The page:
Above is a photo of the University of Nashville.
This institute was a source of great pride in pre-war Nashville.
An outgrowth of Davidson Academy and the first
school established in the frontier settlement, the University
was built in 1802 on 240 acres south of Broad that had been
designated by the Tennessee legislative body ... "for the
promotion of learning in Davidson County."
This area would become known as College Hill,
later 2nd Ave S.
The University grew 'very modestly' until 1825,
when Dr. Philip Lindsley became president. He came on
board with very definite ambitions for the expansion of the
college and he put them into play.
Things were professing very well ... until the
Civil War reached Nashville and Confederates took over the
University to quarter troops.
troops converged on Nashville, too, and they joined the
Confederates in using the original Lindsley Hall (built in 1855
and seen here) as a military hospital.
In recent years, this building has been confused
with the Literacy Department building, but it truly was the
'first' Lindsley Hall
The Literacy Department building is the only
remaining structure of the original University of Nashville.
Built in 1853 and designed by famed architect Adolphus Heiman,
it is now used by the Metro Planning Commission.
from 1855 to the Civil War, the building (at right) served
as Western Military Institute, which was run by colonel Bushrod
Johnson, who later became a Confederate general.
Western Military Institute continued operation for five
more years after the war.
Following the close of the institute at this
location, Lindsley Hall served as the Children's Museum from
1944 to 1973.
is the first Howard (High) School (at left). It was
designed by Harvey Akeroyd in 1860, and it stood on College
(Third) at Highland.
In 1939, engineers found major structural
problems on the upper floors, and the school was forced to
The school acquired the land where the
University of Nashville had stood, and Nashville officials
elected to build a new academic facility on the old campus, this
time combining both elementary and high schools in one.
They named it Howard School, and the first class
graduated in 1941.
Howard School remained in use as a downtown
academic facility until 1969.
the early 1970's, the building was pretty much vacant until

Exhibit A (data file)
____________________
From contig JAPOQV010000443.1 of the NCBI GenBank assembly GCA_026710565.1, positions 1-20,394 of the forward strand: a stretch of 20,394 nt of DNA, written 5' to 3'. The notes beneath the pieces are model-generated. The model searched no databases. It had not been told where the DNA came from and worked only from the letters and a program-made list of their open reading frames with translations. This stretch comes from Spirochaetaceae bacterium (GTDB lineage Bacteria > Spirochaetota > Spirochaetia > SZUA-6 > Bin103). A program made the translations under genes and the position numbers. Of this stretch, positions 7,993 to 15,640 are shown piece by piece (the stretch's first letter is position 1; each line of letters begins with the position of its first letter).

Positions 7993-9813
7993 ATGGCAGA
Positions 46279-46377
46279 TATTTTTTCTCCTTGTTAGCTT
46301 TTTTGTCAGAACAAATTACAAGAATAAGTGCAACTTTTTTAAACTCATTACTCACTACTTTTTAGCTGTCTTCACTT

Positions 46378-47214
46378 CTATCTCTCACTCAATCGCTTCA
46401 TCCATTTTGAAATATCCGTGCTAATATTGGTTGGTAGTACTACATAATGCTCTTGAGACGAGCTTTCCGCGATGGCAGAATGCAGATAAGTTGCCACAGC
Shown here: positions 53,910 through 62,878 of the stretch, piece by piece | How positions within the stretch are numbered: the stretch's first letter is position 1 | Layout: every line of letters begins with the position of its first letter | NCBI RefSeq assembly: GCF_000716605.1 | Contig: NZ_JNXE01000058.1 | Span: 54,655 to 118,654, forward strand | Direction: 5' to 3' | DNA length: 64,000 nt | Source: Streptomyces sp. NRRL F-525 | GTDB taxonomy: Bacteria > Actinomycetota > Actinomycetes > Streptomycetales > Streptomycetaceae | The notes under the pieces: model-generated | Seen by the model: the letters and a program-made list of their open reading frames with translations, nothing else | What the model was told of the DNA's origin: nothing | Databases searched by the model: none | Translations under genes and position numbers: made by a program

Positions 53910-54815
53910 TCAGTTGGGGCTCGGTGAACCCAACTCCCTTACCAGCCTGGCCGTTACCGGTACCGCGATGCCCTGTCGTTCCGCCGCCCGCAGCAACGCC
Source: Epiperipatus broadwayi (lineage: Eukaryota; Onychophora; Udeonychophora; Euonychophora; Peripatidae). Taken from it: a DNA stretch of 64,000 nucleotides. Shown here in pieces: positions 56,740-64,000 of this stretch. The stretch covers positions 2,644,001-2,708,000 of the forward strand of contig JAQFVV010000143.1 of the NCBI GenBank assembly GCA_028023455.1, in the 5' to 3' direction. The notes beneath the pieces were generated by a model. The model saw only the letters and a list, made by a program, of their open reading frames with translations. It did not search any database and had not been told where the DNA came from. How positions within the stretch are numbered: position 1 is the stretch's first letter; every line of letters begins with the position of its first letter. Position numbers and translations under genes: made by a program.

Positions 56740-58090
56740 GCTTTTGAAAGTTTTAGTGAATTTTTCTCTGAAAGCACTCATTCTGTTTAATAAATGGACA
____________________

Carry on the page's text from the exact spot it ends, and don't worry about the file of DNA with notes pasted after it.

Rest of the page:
Nashville officials decided to use it to house various city
offices. The high school portion was renovated, and the
auditorium floor was leveled to house the title division of the
County Court Clerk's office.
The rear portion, or elementary wing, was never
refurbished, although other city offices occupied the old rooms.
In 2008, demolition of this wing was started,
and the efforts to transform Howard School into Howard Office
Building began in earnest.
Now, the Howard Office Building looks like this.
In keeping with a more eco-conscious society,
our new space is GREEN,
which means that the Howard Office Building follows a blueprint
that increases the efficiency with which buildings and
their sites use energy, water and materials.
building is important because the growth and development of our
community has a large impact on our natural environment.
Sustainable building features within the
framework of the Howard Office Building include:
Reuse of existing building and re-use of
existing building site
Use of native plants and re-use of storm
Use of T5 bulbs, dimmable ballasts, day
lighting controls and occupancy sensors
Use of regional materials such as ceramic
tile made in Crossville, TN
In addition, updated HVAC equipment and
ventilation systems, low VOC* paint, low VOC adhesives and
glues, non-VOC admitting furniture and countertop materials,
plus advanced use of natural light with a large wall of glass
and exterior day lighting shades add to the 'colorization' of
*VOC means "Volatile Organic Compounds" which
have significant vapor pressures that can affect the environment
and human health.
Location - Location - Location!
700 2nd Ave S is a great location for our
We're in close proximity to Interstate Systems
Metropolitan Transit Authority (MTA) provides convenient bus
service. They have even partnered with Google Transit to
help individuals plan their routes. Click
to be directed to the Google Transit Trip Planner site.
MTA has also added a special route to the
Music City Circuit with buses that run every 15 minutes from the
Richard A. Fulton Campus to downtown on weekdays from 11:00 a.m.
to 2:00 p.m.
Various Metro offices are housed in two other
buildings on the Richard H. Fulton Campus:
Lindsley Hall: General Services;
Sports Authority; Purchasing
Metro Office Building: Election Commission; Water -
Permits; Codes; Planning;
Metro employees who staff the departments housed
in buildings on the campus use a brand new Richard H. Fulton
Parking Garage. This 5-story structure features
approximately 700 parking spaces, including those that are
stipulated for Metro vehicles.
Visitor, customer and vendor parking are
available at the surface lot near the Metro Office Building, as
well as the paved lot behind Lindsley Hall.
A high-tech security system is in place for the
A security officer mans the Security Control Center 24/7, to:
Monitor emergency call
Make 911 calls for
Emergency call stations are located throughout
the campus and may be contacted by calling 862-6599.
We take pride in continuing to provide great service to you in a
building that is rich in both history and presence.